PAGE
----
School mask mandate draws a crowd in Rapid City

RAPID CITY, S.D. (AP) — The issue of wearing masks at school to protect against COVID-19 drew a standing-room-only, boisterous crowd to a Rapid City school board meeting.

It was a scene that has similarly played out at many local school board meetings around the country. Parents and others on both sides of the issue demonstrated outside Rapid City High School before the meeting Tuesday night and then packed into the auditorium to weigh in on a mask mandate.

The board voted 5-2 not to imposed a temporary two-week mask requirement, a mandate backed by board member Amy Policky who argued that there was currently a high volume of students absent from school due to COVID, and that there aren’t enough staff to adequately supervise all classes let alone teach them.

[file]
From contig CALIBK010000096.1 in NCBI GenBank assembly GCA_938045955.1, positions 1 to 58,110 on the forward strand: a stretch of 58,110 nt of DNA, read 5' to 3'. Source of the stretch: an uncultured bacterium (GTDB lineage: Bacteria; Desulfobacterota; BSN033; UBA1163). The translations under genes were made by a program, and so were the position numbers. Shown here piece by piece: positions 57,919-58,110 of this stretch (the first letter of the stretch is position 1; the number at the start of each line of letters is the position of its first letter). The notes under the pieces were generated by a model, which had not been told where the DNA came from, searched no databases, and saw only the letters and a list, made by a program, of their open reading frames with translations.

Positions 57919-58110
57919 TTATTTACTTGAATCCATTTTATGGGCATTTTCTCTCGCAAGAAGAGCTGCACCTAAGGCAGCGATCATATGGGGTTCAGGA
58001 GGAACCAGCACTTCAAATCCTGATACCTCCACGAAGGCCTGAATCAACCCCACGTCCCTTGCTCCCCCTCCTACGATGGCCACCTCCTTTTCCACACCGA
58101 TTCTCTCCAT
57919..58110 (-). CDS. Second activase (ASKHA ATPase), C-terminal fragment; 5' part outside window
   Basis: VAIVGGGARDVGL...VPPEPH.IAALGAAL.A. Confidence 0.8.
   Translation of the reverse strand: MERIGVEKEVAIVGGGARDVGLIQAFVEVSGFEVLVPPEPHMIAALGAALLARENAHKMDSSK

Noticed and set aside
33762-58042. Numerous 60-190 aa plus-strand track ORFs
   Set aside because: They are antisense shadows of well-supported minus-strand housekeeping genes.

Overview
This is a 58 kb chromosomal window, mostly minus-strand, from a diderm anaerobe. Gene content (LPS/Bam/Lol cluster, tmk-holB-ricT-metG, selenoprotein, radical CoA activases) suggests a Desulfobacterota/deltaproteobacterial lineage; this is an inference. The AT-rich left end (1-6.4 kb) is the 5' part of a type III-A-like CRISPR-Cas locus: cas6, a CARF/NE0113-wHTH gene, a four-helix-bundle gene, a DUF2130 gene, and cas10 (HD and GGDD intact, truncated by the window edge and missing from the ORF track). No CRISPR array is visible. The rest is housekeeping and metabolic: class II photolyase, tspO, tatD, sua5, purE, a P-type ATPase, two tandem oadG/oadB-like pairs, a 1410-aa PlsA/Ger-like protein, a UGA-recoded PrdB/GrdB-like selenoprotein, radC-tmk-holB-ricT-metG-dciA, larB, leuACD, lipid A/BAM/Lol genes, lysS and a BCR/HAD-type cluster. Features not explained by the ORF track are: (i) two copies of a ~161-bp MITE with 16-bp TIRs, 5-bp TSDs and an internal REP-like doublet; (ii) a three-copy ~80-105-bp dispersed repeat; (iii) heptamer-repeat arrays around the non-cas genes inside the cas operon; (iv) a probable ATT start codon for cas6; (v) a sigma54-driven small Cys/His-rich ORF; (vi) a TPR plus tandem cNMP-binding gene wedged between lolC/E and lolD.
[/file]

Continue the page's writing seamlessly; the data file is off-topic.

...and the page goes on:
“We all hoped to go back to normal this school year. We all hoped COVID was behind us this school year,” Policky said. “We never anticipated that we would have this many cases at the beginning of school. So regardless of our hope, we have to look at our reality. And we heard from the doctors, the reality is the hospitals are full, our schools are taxed… we have to realize we can’t stick with what we promised when we hoped that things were going to be different this year.”

Several times throughout the meeting the crowd erupted into cheering, booing and heckling, prompting board members to ask for civility.

As of Tuesday afternoon, the school district had 35 coronavirus cases among staff and 254 student cases.